Wednesday, July 4, 2012

God Mend Thine Every Flaw

The debate over the use of patriotic songs in church (and then calling them "hymns") has probably been going on for a very long time, as part of a larger tension between the desires of and allegiances to the church and those of and to the state.  Even Jesus was sometimes seen in opposition to Caesar, and the Old Testament recounts various events where God and earthly rulers were not, shall we say, on the same page.

Whether or not you sang the following on Sunday, in recognition of Independence Day here in the US, there was likely some discussion about it, either among those planning the service, or later, among those who attended.  Maybe both,  I sometimes fear that this is becoming an American equivalent to the UK's Jerusalem, something used in a vaguely patriotic way without any deeper examination.  And yet, a closer reading of the full text (rarely sung outside of churches, where everyone has the words in their hymnals) suggests that it's really a sort of prayer -- not a blindly patriotic and jingoistic song.  The text really looks to the future, where things will, with God's help, be better than they are today.

So, I guess I am just running it up the flagpole to see who salutes.

O beautiful for spacious skies,
For amber waves of grain;
For purple mountain majesties
Above the fruited plain!
America! America!
God shed his grace on thee,
And crown thy good with brotherhood,
From sea to shining sea.

O beautiful for pilgrim feet
Whose stern impassion'd stress
A thoroughfare for freedom beat
Across the wilderness
America! America!
God mend thine ev'ry flaw,
Confirm thy soul in self-control,
Thy liberty in law.

O beautiful for heroes proved
In liberating strife,
Who more than self their country loved,
And mercy more than life!
America! America!
May God thy gold refine,
Till all success be nobleness,
And every gain divine.

O beautiful for patriot dream
That sees beyond the years
Thine alabaster cities gleam,
Undimmed by human tears!
America! America!
God shed his grace on thee,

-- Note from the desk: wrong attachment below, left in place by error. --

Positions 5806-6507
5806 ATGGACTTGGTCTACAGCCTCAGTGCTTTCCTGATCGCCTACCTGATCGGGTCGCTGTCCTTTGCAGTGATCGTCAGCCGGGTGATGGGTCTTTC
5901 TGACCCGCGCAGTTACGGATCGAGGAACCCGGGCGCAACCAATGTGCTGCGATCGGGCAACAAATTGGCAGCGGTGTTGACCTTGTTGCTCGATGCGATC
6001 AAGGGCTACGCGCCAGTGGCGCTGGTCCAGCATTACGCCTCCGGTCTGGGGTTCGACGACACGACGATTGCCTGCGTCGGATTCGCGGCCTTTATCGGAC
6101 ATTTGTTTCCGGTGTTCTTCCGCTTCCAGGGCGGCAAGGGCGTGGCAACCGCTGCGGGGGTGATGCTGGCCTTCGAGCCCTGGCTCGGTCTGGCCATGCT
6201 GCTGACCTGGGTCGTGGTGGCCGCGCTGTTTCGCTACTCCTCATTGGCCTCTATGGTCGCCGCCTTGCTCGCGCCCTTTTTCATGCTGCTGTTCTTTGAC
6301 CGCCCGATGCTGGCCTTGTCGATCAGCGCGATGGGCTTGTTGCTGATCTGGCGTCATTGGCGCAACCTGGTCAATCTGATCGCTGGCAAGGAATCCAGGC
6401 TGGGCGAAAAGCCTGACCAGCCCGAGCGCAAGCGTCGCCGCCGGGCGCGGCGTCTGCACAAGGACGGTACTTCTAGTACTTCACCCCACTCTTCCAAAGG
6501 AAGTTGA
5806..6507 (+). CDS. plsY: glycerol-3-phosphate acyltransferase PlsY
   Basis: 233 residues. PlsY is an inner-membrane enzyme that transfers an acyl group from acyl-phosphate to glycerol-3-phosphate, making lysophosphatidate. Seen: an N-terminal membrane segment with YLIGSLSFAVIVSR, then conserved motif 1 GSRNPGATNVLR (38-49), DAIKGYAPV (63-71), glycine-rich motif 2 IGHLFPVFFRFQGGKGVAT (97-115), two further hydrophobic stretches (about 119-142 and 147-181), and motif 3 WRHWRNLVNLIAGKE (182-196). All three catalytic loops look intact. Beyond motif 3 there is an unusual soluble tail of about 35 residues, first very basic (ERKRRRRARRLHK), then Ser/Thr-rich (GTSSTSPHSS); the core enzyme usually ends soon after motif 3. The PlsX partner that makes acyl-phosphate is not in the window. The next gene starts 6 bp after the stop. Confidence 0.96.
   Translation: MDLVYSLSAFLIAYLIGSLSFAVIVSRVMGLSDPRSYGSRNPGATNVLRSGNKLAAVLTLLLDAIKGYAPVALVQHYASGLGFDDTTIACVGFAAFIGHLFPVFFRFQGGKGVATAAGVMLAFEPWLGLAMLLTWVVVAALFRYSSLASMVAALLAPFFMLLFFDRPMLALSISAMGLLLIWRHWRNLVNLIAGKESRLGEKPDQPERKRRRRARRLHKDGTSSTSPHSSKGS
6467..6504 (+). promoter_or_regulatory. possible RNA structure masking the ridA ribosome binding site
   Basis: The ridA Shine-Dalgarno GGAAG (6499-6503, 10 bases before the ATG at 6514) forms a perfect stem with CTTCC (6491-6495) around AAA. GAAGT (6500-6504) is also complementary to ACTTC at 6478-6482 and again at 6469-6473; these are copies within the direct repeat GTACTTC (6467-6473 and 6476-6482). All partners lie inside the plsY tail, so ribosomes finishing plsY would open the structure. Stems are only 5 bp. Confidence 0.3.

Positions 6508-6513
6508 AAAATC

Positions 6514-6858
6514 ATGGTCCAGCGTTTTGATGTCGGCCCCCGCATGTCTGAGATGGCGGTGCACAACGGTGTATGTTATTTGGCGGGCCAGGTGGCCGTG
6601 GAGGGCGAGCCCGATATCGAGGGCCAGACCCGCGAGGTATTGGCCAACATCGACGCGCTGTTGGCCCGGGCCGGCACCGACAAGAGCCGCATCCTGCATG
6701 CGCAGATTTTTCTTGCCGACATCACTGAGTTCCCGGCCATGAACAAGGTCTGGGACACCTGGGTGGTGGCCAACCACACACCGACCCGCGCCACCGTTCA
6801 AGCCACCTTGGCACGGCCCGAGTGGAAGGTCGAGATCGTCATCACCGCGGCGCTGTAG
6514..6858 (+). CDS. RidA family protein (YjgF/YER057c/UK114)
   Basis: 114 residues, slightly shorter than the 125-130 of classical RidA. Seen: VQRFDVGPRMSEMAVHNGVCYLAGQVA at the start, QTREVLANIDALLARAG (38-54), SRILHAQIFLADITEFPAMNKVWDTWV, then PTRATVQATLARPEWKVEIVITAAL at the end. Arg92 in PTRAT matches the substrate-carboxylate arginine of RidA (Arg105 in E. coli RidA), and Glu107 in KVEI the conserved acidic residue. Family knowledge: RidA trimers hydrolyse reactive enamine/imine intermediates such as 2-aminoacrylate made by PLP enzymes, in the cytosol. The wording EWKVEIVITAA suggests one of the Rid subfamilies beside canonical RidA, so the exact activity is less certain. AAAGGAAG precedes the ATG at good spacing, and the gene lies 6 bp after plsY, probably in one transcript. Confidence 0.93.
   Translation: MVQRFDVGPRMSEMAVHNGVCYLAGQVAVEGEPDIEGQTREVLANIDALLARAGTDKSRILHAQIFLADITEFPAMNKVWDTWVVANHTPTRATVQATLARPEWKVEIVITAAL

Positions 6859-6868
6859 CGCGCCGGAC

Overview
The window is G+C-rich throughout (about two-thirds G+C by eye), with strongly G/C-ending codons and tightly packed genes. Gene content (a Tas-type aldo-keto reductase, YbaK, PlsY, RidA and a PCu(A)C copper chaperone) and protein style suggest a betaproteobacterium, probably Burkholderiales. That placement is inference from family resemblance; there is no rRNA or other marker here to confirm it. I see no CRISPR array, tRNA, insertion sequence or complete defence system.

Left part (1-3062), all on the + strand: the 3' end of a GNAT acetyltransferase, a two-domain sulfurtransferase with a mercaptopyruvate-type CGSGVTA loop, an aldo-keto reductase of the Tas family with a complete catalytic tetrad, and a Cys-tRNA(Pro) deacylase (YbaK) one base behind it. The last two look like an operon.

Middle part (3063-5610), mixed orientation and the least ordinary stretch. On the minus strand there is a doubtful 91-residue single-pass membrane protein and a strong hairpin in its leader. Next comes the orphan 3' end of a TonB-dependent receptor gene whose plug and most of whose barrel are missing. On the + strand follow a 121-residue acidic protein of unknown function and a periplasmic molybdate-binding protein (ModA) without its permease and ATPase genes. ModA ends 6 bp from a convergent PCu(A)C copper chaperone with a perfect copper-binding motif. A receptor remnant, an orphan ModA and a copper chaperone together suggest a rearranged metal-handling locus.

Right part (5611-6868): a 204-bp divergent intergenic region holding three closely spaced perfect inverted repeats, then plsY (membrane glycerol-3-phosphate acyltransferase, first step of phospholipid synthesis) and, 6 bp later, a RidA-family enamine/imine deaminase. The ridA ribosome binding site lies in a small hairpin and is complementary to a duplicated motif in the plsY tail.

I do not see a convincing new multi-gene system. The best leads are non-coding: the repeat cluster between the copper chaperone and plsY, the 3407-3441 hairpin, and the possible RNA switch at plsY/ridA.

And crown thy good with brotherhood,
From sea to shining sea.

Katharine Lee Bates, 1904
Tune: MATERNA (C.M.D.)
Samuel A. Ward, 1882

Katharine Lee Bates wrote the original version of this text in 1893, inspired by an excursion to the top of Pikes Peak, near Colorado Springs.  Originally titled America: A Poem for July 4, it was quite different from the text we know today.  She revised it extensively in 1904 and it soon began appearing in hymnals., coupled with a number of different tunes no one sings any more.  In 1910 it was first matched with the now-familiar MATERNA by Samuel Augustus Ward.  Ward's tune was originally written for the hymn O mother dear, Jerusalem, which is where the tune gets its name.

In 1880 Katharine Bates graduated from Wellesley College, then as now a college for women.  She returned to Wellesley as an instructor, then full professor, and then head of the English department.  She also had a long career as a writer of poetry, travel books and stories for children.  Bates lived for twenty-five years with Katharine Coman, who also taught at Wellesley (the first woman professor of statistics), and was later the dean.  Coman died of breast cancer in 1915, and Bates said of their relationship: So much of me died with Katharine Coman that I'm sometimes not quite sure whether I'm alive or not.  Seven years later she published Yellow Clover, a book of poetry "to or about my Friend."  

Bates is still remembered at Wellesley, as you can see from the college's homepage. Apparently they still sing America the beautiful at graduation, but with the line "and crown thy good with sisterhood."

Four Years Ago: God of creation, whose almighty hand

Two Years Ago: Many and great, O God

1 comment:

Anonymous said...

The choir that I direct fills in for other church choirs during their summer break. A couple of years ago, I wrote an arrangement of "America" for us to sing on the Sunday nearest July 4th. It is a mash-up (so to speak) of the traditional tune (Materna) with the tune known as Kingsfold, which has the same metrical index as Materna. The arrangement has verse 1 sung by the entire choir in unison to Materna, verse two sung in women unison followed by male unison singing Kingsfold, verse three using Ralph Vaughan Williams's 4-part setting of Kingsfold, and then a return to Materna for verse 4. We sang this as the postlude for our service on July 1st this year.

Hugh McDevitt
San Jose, California